but today, another neighbour came over to ask if i was looking after the first neighbour’s dog. i said yup. this second neighbour said he could feed the dog tonight because it always gets fed at 5:30 pm. i thought, that’s weird. the dog’s owner didn’t mention a specific time. then this neighbour asked if i was going to lock the dog on the deck at night. i said i had been told to put him in at night if he wants, or leave him out. the non-owner said it was important to lock the dog on the deck so he didn’t wander at night. again, i thought, this is really odd. why is another neighbour, who does not own this dog, telling me how to look after it, and why is he telling me something different from what the owner said? then he told me that he would basically keep the dog with him at his place during the day.

i rolled with it though since he seemed eager — anxious, even — to look after the dog, and i was in a rush to leave for work. but almost as soon as he left, i began dwelling on the interaction. i didn’t like it at all. the dog’s owner asked me to look after the dog, not the nosy second neighbour, and i spent 15 minutes with him yesterday so he could show me how to do the job. why should i now do something differently because of a weird busy body?

on the drive to work, i felt myself getting really hot under the collar. i have this second neighbour’s phone number and thought i should call him as soon as i get to work and tell him to butt out. i started getting butterflies in my stomach, i was so pissed and looking forward to letting him have it.

and i thought, why does it feel so good to let yourself get angry?

to which i replied, it doesn’t feel good to let yourself get angry. it actually feels lousy. it’s just that it’s much easier than calming yourself and dealing with the stressor in a smarter, more productive way. the ease of letting yourself blow up is very seductive but i learned a long time ago that i feel better when i take some deep breaths, put the problem out of my mind for a bit, calm down, and come back to it later with a better attitude.

i will still probably have a conversation with this jackass neighbour and say basically the same things, but i will say them in a calmer, more controlled manner which will allow me to retain control of both myself and the overall interaction. that’s definitely not as seductive as letting myself fly off the handle and stick my finger in this guy’s chest while i tell him what’s what, but it will make me happier in the long run. and i feel good about striving to be a better person…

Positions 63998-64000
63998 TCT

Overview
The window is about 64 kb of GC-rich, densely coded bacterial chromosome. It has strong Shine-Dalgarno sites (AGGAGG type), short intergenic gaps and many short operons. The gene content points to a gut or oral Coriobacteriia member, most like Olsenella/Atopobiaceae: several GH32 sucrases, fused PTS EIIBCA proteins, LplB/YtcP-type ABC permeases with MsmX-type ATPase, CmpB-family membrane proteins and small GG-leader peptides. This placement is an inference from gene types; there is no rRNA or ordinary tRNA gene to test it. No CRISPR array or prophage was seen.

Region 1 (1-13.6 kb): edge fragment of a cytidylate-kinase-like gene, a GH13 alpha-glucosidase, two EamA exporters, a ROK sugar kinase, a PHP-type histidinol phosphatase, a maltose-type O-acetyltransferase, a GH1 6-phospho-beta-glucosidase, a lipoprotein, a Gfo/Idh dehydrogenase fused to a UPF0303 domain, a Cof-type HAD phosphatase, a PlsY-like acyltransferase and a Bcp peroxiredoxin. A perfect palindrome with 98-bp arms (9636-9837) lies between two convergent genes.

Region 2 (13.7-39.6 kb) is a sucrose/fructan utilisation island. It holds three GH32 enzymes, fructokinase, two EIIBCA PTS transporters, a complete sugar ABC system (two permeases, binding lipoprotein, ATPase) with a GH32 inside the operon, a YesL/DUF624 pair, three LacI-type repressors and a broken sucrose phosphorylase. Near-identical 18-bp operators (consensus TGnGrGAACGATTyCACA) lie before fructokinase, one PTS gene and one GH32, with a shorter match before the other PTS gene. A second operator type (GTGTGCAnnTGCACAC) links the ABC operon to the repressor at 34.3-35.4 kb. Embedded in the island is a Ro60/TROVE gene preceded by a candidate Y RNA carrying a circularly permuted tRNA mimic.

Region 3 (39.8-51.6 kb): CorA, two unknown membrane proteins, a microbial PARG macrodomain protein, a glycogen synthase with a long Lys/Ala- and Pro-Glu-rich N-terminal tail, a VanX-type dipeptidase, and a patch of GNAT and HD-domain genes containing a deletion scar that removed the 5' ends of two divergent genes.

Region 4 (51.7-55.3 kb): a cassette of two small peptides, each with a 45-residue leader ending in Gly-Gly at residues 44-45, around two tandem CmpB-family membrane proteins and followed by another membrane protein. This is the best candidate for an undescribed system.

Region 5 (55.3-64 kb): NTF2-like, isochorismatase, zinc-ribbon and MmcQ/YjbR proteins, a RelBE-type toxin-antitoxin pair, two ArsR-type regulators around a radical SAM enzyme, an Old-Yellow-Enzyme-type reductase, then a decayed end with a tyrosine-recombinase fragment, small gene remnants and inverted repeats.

…but i LOVE achieving the upper hand in social situations through careful self-awareness and self-control. that is the goal that seduces me.



what i like and don’t like about heating a home with a wood stove

what i like:

  • i get most of our wood for free, and free heat is awesome
  • house stays warm even when the power is out
  • can cook on wood stove when power is out too
  • creates a nice ambience
  • i love splitting wood, plus it’s good exercise

what i don’t like:

  • despite all the bullshit wood stove manufacturers spew about wood burning being “carbon neutral,” the billowing smoke doesn’t lie: it’s a huge source of pollution
  • requires constant attention to keep the fire going, and at the correct temperature
  • it’s easy to mess up and make the house way too hot, and it takes a long time to cool it back down
  • lots of work to find firewood, buck it up, split and stack it
  • need a chainsaw, and need to maintain it too
  • need space to store firewood
  • creates huge amounts of dust in house, especially when cleaning ash out of the stove

i think wood stoves are great as a backup and/or supplemental home heat source but they are not ideal as a primary source. but i’m not really convinced on any heat source so far: heat pumps are expensive to buy and install and seem to require a lot of expensive maintenance; electric baseboards are inefficient and super expensive to run; weird, obscure methods like boilers and radiators are even more inefficient than baseboards, and finding parts and repair people for those systems is becoming increasingly difficult.

at this point, i think the best setup would be using a heat pump until temps approach freezing, and then using the wood stove to supplement. still not great though. ugh.

oh, the trials and tribulations of being a full-fledged adult now.

i want to understand everyone

i have a strong inclination to understand the motivation behind the actions of everyone i know, and even some people i don’t. i’m pretty much obsessed with it. for instance, how many blog posts have i made mulling over the reason people have kids? plenty. that’s just one example, of course; i also want to know why my friends choose to get married, choose not to get married, pick nicaragua as a vacation destination, buy an SUV, go back to school, invest in ETFs, stop playing drums, live in the city, take up gardening, have a cocker spaniel, watch comedies, and so on and so forth. i’m extremely curious about a lot of stuff.

sometimes jenn has been embarrassed by me asking people pointed questions about this kind of shit. at a wedding last summer, i was asking some friends why they liked montreal so much and jenn later said she thought i came off as judgemental. i was really surprised and bummed to hear that because i hadn’t meant it like that at all. i was genuinely interested in knowing what they like about the place. montreal may not be for me but i know that doesn’t mean it’s not for anyone. i don’t care that people want different things from me, i just want to know why they want different things from me. i want to see life from their perspectives.

i’m really just fascinated by people and their choices. call me whiskers.


all the bass players in the metal bands i grew up listening to sucked